Appel cited some specific areas where the program can benefit public transit: “It will give bus drivers a 360-degree view of their vehicle, warning them that a pedestrian is out of view but not out of danger. It will also warn drivers of immediate hazards on the road, such as traffic suddenly braking ahead.” Other potential safety applications for transit include Driver Condition Monitoring (an on-board system that monitors driver fatigue, sounding an alarm if the driver shows signs of drifting off to sleep) and Curve Speed Warning (telling the driver to slow down if the vehicle’s speed is higher than recommended for a curve).

This program is a product of the ITS Joint Programs Office of RITA. The office recently formed a transit stakeholder group to develop a road map for how the transit community could receive the most utility from the program, and to refine what areas of research to explore more fully.

Rail Safety
Assessing track and vehicle conditions requires a comprehensive measurement of the infrastructure, including the third rail, rail wear and track geometry, and monitoring of the track signal circuitry system. ENSCO Inc., a provider of railway safety technology and a long-time partner in research and development with the Federal Railroad Administration, has several track safety projects underway, such as developing a real-time predictor of temperature; automated machine vision to inspect track components; and unilateral track geometry measurement.

“Frequent visits to rail transit systems to learn more about their problems and needs, coupled with active research and development, helps technology providers such as ENSCO stay ahead to find solutions and solve safety needs,” said Jeff Stevens, director of commercial business operations for the company’s Rail Division.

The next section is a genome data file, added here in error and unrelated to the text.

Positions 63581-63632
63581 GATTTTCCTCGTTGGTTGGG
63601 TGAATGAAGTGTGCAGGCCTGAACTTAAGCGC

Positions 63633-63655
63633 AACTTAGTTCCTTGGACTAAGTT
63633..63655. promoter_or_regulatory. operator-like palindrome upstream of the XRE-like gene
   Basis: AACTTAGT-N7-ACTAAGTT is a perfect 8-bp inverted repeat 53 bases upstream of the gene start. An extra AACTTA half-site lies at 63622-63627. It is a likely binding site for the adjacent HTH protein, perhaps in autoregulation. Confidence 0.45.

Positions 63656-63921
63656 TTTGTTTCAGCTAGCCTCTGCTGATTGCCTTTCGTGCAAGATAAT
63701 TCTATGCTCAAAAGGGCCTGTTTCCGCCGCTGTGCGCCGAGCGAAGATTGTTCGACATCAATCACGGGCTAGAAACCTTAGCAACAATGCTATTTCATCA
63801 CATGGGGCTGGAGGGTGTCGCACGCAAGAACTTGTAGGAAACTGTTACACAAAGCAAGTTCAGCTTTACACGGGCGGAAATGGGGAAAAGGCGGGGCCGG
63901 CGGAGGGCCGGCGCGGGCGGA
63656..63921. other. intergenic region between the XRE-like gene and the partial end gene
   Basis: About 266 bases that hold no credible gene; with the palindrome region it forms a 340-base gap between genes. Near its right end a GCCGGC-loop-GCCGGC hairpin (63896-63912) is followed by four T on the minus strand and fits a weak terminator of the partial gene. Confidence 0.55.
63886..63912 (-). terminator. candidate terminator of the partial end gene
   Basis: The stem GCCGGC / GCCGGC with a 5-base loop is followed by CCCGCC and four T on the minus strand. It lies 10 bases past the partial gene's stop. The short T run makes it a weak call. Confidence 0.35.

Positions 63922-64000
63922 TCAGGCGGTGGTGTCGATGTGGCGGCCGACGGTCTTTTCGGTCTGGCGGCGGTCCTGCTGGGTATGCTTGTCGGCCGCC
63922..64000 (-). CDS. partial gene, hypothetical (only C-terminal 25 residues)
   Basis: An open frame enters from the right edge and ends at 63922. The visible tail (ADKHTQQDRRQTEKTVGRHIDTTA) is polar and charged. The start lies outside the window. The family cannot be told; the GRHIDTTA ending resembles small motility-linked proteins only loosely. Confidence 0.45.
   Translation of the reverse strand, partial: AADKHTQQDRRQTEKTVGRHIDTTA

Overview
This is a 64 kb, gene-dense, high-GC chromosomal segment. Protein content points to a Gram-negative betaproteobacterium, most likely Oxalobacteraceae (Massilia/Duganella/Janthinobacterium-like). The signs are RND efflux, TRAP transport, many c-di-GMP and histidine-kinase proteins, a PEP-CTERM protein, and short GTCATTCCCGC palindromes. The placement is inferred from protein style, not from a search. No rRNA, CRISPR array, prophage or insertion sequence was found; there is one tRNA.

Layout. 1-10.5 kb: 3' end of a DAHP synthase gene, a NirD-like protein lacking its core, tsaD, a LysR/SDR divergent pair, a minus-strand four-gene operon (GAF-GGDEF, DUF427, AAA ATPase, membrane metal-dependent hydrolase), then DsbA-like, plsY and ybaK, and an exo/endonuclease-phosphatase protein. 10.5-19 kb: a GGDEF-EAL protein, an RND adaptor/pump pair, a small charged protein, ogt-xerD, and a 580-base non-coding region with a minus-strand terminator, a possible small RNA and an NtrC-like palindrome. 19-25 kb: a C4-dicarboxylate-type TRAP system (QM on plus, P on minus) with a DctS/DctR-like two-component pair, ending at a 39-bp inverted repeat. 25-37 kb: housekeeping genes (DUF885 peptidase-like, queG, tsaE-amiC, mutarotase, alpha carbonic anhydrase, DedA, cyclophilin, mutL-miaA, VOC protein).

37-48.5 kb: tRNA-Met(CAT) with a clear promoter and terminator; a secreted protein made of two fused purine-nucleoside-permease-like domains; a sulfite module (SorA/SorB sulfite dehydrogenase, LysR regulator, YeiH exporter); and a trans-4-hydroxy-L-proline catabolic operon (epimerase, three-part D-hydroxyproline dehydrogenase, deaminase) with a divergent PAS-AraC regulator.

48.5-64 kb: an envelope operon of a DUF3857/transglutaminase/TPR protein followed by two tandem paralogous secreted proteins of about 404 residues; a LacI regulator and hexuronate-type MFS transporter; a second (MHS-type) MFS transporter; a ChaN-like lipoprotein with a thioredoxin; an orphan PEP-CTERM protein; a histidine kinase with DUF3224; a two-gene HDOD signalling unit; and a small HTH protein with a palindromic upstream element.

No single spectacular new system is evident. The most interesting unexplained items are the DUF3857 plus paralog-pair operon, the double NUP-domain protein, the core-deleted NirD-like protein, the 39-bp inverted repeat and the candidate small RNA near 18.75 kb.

Creating Safety Standards
Since 1996, APTA has convened a wide range of experts in transit system operation, car manufacturers, vehicle operations management, and safety professionals to create and implement 170 consensus-based standards in rail transit alone. Recognized as a Standards Development Organization by U.S. DOT and the Department of Homeland Security, APTA adheres to policies specified by the American National Standards Institute and partners with the American Society of Mechanical Engineers, the Institute of Electrical and Electronics Engineers, and the American Rail Engineering and Maintenance of Way Association. Standards currently in development include driver distraction and crashworthiness.

Ultimately, once standards are implemented industry-wide, the cost of training will decrease, the quality will rise, and the rate of acceptance for standards will go up, said TLC’s Turner.

Currently, TLC has a central role in expanding partnership-based training. Five such programs exist now and seven new ones are planned.

As stated in the beginning of this story, the safe operation of public transportation encompasses the sum of many parts: ongoing investment in technology by private companies and the federal government, consensus-based training guidelines and labor/management training partnerships, and comprehensive industry safety standards. Not a single part of the whole stands alone in keeping public transportation safe.

Transit Safety Resources

* William Volk, Managing Director, Champaign-Urbana Mass Transit District, Urbana, IL
* John O'Grady, Chief Safety Officer, Toronto Transit Commission
* More information on national training standards for public transportation’s maintenance occupations and career ladder partnerships
* Brian Turner, Director, Transportation Learning Center
* David Bouwkamp, Executive Director for Business Development, FAAC Inc.
* Jeff Stevens, Director of Commercial Business Operations, Rail Division, ENSCO Inc.
* Bill Petit, independent consultant
* Also, information on APTA’s safety programs, committees, working groups and training initiatives